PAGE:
Capital controls are always wrong – also in Iceland

I have long had a interest in the Icelandic economy and my views on the Icelandic boom-bust are well know.

Iceland has come quite well through the crisis – and there is a moderate recovery underway in the economy and the debt situation has clearly been stabilised. However, there is one area where I continue to see a serious problem and that this capital controls. In the wake of the crisis the IMF more or less forced the Icelandic government to introduce draconian capital controls.

Now two Icelandic economists Ragnar Arnason and Jon Danielson have written a excellent comment on the website about the capital control. You should read the comment for yourself, but here is a bit of the conclusion:

“Thus, in our view, the imposition of capital controls was both unnecessary and unjustified. Without them, the exchange rate might have temporarily fallen even further in a worst case scenario, in which case a surgical intervention in the form of a temporary tax on short capital outflows would have been a sufficient policy response.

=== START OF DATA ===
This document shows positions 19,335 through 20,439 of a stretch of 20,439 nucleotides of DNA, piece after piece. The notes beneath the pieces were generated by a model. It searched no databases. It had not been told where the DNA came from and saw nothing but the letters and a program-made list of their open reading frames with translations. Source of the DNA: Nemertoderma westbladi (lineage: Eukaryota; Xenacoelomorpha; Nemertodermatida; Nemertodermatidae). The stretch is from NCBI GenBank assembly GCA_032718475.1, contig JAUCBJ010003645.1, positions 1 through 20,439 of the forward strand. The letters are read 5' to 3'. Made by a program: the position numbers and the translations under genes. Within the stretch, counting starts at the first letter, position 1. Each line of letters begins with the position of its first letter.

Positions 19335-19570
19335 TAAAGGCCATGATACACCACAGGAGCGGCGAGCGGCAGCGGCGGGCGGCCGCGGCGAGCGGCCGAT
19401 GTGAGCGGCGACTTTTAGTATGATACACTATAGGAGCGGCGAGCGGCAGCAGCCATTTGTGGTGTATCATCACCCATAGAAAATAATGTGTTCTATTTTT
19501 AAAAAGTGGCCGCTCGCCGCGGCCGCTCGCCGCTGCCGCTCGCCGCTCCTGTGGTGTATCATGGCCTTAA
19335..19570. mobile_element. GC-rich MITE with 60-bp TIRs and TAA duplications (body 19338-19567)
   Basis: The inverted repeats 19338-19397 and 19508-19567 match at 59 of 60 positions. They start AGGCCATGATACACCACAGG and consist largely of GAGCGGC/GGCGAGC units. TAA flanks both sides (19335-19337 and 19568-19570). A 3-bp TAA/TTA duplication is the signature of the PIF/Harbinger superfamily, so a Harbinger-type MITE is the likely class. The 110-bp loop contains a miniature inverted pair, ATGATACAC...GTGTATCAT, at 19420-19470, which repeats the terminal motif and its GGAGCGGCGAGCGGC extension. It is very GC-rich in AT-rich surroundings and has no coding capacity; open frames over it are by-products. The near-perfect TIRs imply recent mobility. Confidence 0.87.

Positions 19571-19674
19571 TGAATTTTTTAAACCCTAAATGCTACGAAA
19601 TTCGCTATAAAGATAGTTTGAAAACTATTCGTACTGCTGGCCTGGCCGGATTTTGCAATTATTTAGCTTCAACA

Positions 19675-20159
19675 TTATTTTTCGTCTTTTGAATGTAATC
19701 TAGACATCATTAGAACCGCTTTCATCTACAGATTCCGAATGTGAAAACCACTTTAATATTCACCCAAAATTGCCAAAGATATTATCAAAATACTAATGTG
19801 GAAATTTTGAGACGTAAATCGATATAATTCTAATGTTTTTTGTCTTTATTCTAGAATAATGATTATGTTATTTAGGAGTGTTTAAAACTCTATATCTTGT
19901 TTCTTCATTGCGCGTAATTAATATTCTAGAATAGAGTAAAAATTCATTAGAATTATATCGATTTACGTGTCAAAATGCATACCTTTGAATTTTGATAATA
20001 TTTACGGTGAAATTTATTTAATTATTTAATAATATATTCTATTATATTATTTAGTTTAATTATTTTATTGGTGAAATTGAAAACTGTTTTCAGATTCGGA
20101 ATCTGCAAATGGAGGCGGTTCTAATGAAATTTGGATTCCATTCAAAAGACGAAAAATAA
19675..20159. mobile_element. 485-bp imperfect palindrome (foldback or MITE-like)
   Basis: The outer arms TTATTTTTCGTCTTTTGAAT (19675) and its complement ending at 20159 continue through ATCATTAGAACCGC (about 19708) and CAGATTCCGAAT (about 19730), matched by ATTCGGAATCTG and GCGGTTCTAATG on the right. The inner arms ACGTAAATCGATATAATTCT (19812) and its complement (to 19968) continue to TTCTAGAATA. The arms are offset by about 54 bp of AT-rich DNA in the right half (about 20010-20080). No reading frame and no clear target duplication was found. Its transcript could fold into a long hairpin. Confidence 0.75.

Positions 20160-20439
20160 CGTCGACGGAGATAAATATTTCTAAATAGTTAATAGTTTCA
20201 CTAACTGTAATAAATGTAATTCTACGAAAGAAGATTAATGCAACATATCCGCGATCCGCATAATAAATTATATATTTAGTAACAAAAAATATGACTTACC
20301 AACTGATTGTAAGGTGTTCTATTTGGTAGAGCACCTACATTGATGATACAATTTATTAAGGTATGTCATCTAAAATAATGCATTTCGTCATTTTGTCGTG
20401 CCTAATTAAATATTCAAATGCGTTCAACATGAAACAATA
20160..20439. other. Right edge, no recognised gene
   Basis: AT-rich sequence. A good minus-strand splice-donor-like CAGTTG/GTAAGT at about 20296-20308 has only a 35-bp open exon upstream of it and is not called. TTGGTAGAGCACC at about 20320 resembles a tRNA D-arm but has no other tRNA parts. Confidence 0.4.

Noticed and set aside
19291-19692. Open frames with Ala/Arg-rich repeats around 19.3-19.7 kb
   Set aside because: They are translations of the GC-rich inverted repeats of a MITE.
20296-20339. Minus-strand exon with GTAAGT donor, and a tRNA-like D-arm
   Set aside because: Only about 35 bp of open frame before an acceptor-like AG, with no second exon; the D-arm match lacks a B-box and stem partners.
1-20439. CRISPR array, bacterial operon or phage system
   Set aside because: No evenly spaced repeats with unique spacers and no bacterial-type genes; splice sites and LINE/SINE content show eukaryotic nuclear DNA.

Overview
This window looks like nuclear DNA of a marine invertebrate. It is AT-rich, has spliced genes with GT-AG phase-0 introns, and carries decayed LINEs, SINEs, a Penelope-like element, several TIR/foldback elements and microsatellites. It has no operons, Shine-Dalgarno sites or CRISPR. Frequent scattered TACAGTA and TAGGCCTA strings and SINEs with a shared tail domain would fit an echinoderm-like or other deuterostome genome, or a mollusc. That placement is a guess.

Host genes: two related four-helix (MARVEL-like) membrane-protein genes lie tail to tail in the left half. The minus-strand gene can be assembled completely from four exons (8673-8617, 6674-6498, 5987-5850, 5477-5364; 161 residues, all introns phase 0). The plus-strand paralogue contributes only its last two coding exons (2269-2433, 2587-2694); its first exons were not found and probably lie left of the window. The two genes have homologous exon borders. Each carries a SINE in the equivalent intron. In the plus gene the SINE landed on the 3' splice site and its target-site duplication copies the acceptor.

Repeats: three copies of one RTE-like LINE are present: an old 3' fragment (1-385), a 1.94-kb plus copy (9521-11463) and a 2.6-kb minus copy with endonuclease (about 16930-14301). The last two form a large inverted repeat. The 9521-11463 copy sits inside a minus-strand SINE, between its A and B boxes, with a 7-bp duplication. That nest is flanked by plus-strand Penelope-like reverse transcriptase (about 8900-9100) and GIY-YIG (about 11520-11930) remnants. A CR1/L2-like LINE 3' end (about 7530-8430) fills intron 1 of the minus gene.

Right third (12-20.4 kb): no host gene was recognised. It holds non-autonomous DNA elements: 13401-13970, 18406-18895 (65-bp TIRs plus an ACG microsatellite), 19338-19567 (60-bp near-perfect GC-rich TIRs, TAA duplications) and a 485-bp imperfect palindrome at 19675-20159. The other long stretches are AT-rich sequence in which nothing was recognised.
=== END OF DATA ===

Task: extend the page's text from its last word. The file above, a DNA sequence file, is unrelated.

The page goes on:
Instead, the IMF forced the Icelandic government to impose draconian capital controls of a type last seen in developed economies in the 1950s, causing significant short-term and long-term economic damage. The capital controls were initially touted as a temporary measure, but now three years after the event it looks like they are there to stay, and as the domestic economy adapts to their presence, they will be increasingly costly to abolish. After all, the last time Iceland imposed capital controls in the 1930s, they lasted until 1993.

The capital controls have resulted in an intrusive licensing regime, with government permission required for foreign travel and those emigrating prevented from taking their assets with them. Both are direct violations of the civil rights of Icelandic citizens and Iceland’s international commitments as a democratic European country.

Our hope is that other countries facing a similar situation will have the good fortune of receiving better advice from the IMF.”

Lets just say it as it is – I agree with every single word.


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1 Comment

  1. The Cedi Panic: When prayers don’t work you go for currency controls | The Market Monetarist

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